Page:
The main purpose of Chapter 11 was to introduce information space (I-space) concepts and to provide illustrative examples that aid in understanding. This chapter addresses planning under sensing uncertainty, which amounts to planning in an I-space. Section 12.1 covers general-purpose algorithms, for which it will quickly be discovered that only problems with very few states can be solved because of the explosive growth of the I-space. In Chapter 6, it was seen that general-purpose motion planning algorithms apply only to simple problems. Ways to avoid this were either to develop sampling-based techniques or to focus on a narrower class of problems. It is intriguing to apply sampling-based planning ideas to I-spaces, but as of yet this idea remains largely unexplored. Therefore, the majority of this chapter focuses on planning algorithms designed for narrower classes of problems. In each case, interesting algorithms have been developed that can solve problems that are much more complicated than what could be solved by the general-purpose algorithms. This is because they exploit some structure that is specific to the problem.
An important philosophy when dealing with an I-space is to develop an I-map that reduces its size and complexity as much as possible by obtaining a simpler derived I-space. Following this, it may be possible to design a special-purpose algorithm that efficiently solves the new problem by relying on the fact that the I-space does have the full generality. This idea will appear repeatedly throughout the chapter. The most common derived I-space is from Section 11.2.2; , from Section 11.2.3, will also arise.
After Section 12.1, the problems considered in the remainder of the chapter are inspired mainly by robotics applications. Section 12.2 addresses the localization problem, which means that a robot must use sensing information to determine its location. This is essentially a matter of maintaining derived I-states and computing plans that lead to the desired derived I-space. Section 12.3 generalizes localization to problems in which the robot does not even know its environment. In this case, the state space and I-space take into account both the possible environments in which the robot might be and the possible locations of the robot within each environment. This section is fundamental to robotics because it is costly and difficult to build precise maps of a robot's environment. By careful consideration of the I-space, a complete representation may be safely avoided in many applications.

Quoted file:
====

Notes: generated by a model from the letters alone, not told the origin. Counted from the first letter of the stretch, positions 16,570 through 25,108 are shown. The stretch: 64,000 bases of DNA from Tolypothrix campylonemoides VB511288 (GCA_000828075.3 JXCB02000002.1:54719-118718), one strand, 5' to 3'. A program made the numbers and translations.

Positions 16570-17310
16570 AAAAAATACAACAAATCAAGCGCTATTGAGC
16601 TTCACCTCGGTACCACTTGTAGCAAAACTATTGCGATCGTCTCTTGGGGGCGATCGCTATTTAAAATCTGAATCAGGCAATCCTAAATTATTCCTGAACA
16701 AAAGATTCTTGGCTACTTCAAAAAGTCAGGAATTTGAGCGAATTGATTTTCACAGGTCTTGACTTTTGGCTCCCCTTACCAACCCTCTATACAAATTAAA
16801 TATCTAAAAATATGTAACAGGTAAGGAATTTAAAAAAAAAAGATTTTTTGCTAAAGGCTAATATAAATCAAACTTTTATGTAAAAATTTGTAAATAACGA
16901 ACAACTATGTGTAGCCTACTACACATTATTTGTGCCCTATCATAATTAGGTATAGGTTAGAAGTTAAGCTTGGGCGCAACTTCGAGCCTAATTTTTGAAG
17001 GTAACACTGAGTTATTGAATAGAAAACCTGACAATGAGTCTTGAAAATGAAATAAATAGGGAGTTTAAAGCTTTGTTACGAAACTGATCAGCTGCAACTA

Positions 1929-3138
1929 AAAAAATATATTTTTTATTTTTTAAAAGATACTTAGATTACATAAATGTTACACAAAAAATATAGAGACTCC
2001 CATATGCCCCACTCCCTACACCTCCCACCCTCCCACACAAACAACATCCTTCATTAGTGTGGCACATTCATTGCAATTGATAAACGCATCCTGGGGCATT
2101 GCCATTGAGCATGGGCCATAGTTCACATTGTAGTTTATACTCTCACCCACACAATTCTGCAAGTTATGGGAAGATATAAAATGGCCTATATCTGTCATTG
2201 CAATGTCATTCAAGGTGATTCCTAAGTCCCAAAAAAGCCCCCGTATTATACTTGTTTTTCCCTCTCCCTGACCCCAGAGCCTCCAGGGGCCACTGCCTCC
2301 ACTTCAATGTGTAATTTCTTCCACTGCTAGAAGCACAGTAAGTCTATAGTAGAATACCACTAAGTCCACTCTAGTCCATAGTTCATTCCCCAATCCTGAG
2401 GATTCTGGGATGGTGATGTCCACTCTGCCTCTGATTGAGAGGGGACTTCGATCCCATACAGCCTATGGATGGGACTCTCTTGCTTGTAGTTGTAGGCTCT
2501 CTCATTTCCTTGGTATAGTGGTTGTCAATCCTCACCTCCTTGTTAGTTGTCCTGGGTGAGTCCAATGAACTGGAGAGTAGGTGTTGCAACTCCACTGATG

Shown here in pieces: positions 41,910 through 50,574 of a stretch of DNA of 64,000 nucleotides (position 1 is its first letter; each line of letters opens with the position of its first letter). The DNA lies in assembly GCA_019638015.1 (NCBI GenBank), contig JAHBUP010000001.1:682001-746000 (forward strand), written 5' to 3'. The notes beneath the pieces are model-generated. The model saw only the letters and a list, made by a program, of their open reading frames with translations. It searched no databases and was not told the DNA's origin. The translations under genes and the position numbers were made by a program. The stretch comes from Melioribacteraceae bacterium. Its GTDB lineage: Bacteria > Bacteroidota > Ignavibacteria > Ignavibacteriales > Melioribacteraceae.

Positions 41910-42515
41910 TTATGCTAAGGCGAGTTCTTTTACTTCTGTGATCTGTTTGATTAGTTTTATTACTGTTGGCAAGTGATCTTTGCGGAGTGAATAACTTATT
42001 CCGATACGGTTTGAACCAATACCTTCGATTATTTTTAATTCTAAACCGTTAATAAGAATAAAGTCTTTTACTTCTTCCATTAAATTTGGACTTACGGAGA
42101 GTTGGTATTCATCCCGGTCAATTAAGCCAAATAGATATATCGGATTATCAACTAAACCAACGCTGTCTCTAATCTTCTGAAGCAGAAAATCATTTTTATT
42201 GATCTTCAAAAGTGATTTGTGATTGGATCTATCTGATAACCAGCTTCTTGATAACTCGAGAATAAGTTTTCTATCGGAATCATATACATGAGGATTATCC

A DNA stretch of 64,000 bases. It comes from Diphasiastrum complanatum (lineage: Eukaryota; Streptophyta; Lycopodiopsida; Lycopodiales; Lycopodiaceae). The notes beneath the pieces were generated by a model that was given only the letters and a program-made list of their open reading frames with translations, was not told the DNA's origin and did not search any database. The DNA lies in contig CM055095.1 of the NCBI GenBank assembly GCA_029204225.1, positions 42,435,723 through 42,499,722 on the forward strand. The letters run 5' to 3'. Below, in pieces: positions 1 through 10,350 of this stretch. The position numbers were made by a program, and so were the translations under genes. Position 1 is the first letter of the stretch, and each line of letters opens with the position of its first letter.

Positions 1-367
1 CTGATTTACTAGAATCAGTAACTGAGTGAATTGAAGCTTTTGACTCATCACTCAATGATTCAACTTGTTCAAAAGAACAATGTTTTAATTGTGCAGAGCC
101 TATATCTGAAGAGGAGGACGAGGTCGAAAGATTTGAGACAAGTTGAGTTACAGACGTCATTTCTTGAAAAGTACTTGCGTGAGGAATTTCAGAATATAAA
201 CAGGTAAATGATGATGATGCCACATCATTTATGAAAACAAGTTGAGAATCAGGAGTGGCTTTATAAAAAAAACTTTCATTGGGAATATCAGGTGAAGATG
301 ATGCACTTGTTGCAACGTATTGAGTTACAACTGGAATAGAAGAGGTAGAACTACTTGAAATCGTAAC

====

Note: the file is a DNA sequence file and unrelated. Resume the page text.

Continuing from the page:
Section 12.4 covers a kind of pursuit-evasion game that can be considered as a formal version of the children's game of ``hide and seek.'' The pursuer carries a lantern and must illuminate an unpredictable evader that moves with unbounded speed. The nondeterministic I-states for this problem characterize the set of possible evader locations. The problem is solved by performing a cell decomposition of to obtain a finite, graph-search problem. The method is based on finding critical curves in the I-space, much like the critical-curve method in Section 6.3.4 for moving a line-segment robot.
Section 12.5 concludes the chapter with manipulation planning under imperfect state information. This differs from the manipulation planning considered in Section 7.3.2 because it was assumed there that the state is always known. Section 12.5.1 presents the preimage planning framework, which was introduced two decades ago to address manipulation planning problems that have bounded uncertainty models for the state transitions and the sensors. Many important I-space ideas and complexity results were obtained from this framework and the body of literature on which it was based; therefore, it will be covered here. Section 12.5.2 addresses problems in which the robots have very limited sensing information and rely on the information gained from the physical interaction of objects. In some cases, these methods surprisingly do not even require sensing.